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WHITE PLAINS, N.Y. (Shawn Cohen, The (Westchester County, N.Y.) Journal News -- Five-year-old Garnett Spears' death has been ruled a homicide, sources familiar with the case told the (Westchester County, N.Y.) Journal News, bolstering a criminal investigation that continues to focus on his mother,Lacey Spears.

The Westchester Medical Examiner's ruling was issued April 4 but has not been made public due to the ongoing police probe. The ruling concludes that he died at the hands of someone else and that his death was not an accident or from natural causes. The finding could result in charges such as murder, criminally negligent homicide or manslaughter.

Authorities, who suspect the Chestnut Ridge, N.Y., boy was poisoned with salt, began investigating shortly before Garnett's Jan. 23 death. Doctors at the Westchester Medical Center reported the boy, who had a feeding tube since he was a baby, had suspiciously high levels of sodium in his body. Police later seized a feeding bag, also containing an extreme concentration of sodium, after the 26-year-old Spears tried to have a neighbor get rid of it from her home in the Fellowship Community.

Spears, who is staying with family in Kentucky, has denied she did anything to harm her son, though she recently told a close friend that she expects to be arrested. Her lawyer declined to comment on the ruling.

Spears has portrayed herself on social media as a doting mother struggling to care for a son who'd been in and out of hospitals his entire life.

Authorities believe she may suffer from Munchausen by Proxy, a psychiatric disorder in which a parent harms a child to seek attention and sympathy.

Westchester County and Ramapo police and the Westchester District Attorney's Office have built a case by digging into Spears' 14 months at The Fellowship and her past experiences in Alabama and Florida, reaching out to friends, hospitals and social service agencies while poring over years of medical records.

Police have spoken to members of an attachment parenting group in Spears former home town of Clearwater, Fla., where she'd share tearful stories about raising a sickly son whose father she claimed died in a crash.

Some parents there saw Spears as a supermom for carrying on in the face of such hardship, while others grew skeptical of her stories and concerned when she seemed to disavow Western medicine, instead taking Garnett to a specialist in oriental medicine. One member called that state's Department of Children and Families in 2011 out of concern Spears wasn't getting Garnett proper care, but the state closed its inquiry after confirming the child was seeing doctors.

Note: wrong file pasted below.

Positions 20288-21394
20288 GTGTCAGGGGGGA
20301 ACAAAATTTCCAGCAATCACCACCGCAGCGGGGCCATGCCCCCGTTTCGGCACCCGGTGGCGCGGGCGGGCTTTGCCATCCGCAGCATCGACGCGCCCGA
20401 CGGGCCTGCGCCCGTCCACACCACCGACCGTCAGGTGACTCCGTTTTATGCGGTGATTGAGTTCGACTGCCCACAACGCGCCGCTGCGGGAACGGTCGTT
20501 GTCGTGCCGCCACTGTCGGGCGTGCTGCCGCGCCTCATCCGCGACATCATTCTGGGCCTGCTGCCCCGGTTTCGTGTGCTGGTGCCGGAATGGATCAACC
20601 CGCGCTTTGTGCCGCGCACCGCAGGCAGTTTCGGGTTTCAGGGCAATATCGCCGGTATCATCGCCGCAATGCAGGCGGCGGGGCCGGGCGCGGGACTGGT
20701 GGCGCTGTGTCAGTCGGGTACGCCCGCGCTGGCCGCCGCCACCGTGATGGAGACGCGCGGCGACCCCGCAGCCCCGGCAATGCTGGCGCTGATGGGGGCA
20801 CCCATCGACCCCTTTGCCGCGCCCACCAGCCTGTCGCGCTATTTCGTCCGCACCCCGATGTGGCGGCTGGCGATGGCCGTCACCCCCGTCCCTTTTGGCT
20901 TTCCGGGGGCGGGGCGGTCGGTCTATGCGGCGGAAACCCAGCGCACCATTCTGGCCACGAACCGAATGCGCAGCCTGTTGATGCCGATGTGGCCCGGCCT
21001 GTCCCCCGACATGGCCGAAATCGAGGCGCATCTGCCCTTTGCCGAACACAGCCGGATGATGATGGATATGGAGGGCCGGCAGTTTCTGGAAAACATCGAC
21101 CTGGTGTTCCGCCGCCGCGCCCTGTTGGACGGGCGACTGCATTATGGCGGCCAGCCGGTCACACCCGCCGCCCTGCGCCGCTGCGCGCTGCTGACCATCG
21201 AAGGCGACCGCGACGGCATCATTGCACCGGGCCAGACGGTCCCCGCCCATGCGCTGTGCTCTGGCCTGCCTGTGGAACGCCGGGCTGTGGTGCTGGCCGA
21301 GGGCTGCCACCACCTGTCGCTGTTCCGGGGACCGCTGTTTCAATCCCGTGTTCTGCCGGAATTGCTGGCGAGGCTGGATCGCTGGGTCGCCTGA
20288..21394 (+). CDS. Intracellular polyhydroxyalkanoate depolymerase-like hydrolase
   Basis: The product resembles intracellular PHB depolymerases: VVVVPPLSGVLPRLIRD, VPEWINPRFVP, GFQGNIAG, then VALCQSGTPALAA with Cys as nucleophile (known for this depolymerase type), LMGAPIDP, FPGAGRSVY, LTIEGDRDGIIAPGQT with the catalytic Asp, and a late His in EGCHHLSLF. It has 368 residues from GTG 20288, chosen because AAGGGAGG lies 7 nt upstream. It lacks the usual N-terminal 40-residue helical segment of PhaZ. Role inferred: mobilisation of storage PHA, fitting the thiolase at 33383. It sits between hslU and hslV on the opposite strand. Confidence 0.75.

Detectives also investigated earlier calls to the Department of Human Resources in Alabama, Garnett's birthplace, where his mother would repeatedly bring him to hospitals for reported digestive problems and severe ear infections.

DHR was called once when Garnett had to be airlifted as a baby from one hospital to another after suffering seizures and bleeding from his eyes, nose, mouth and ears. Another time, medical staff at Decatur General Hospital contacted DHR after Spears made questionable claims about her son's inability to keep food down, said a former nurse who has spoken with detectives in New York.

The former nurse, Ginger Dabbs-Anderson, said Decatur General refused Spears' demands to have Garnett fitted for a gastric feeding tube, seeing it as unnecessary. Spears found another place to perform the procedure.

It's not clear why Garnett had a feeding tube for the rest of his life. He did not appear to have any of the conditions — neurological disease, swallowing problems or genetic disorder — that would necessitate one.

Spears told friends her son needed to be tube fed because he'd go days without eating and was a "failure to thrive" case, a diagnosis for children defined by inadequate weight gain. But those same friends saw him routinely eat solid foods. To them, Garnett appeared happy and healthy, a smiley, friendly boy with long blond hair and a gap-toothed smile who had a knack for remembering the names of everyone he met.

Some had difficulty reconciling these shiny images with some of Spears' darker postings on Facebook, Twitter and a blog called "Garnett's Journey."

Spears' updates consumed her Facebook friends as she chronicled her son's final days. Police have examined the postings, comparing them with their own findings based on medical reports, evidence seized from Spears' home, and interviews with people who interacted with her in the period leading up to her son's death.

Just days before taking Garnett to Nyack Hospital, Spears reported on Facebook that he was suffering the flu, though it was seizures that sent him to Nyack Hospital in mid-January. He was airlifted from there to the Westchester Medical Center, where Spears posted pictures of her dying son on life support. It was shortly after the boy's arrival there that police were called, prompting authorities to take their own journey back into Garnett's life and the life of his mother.

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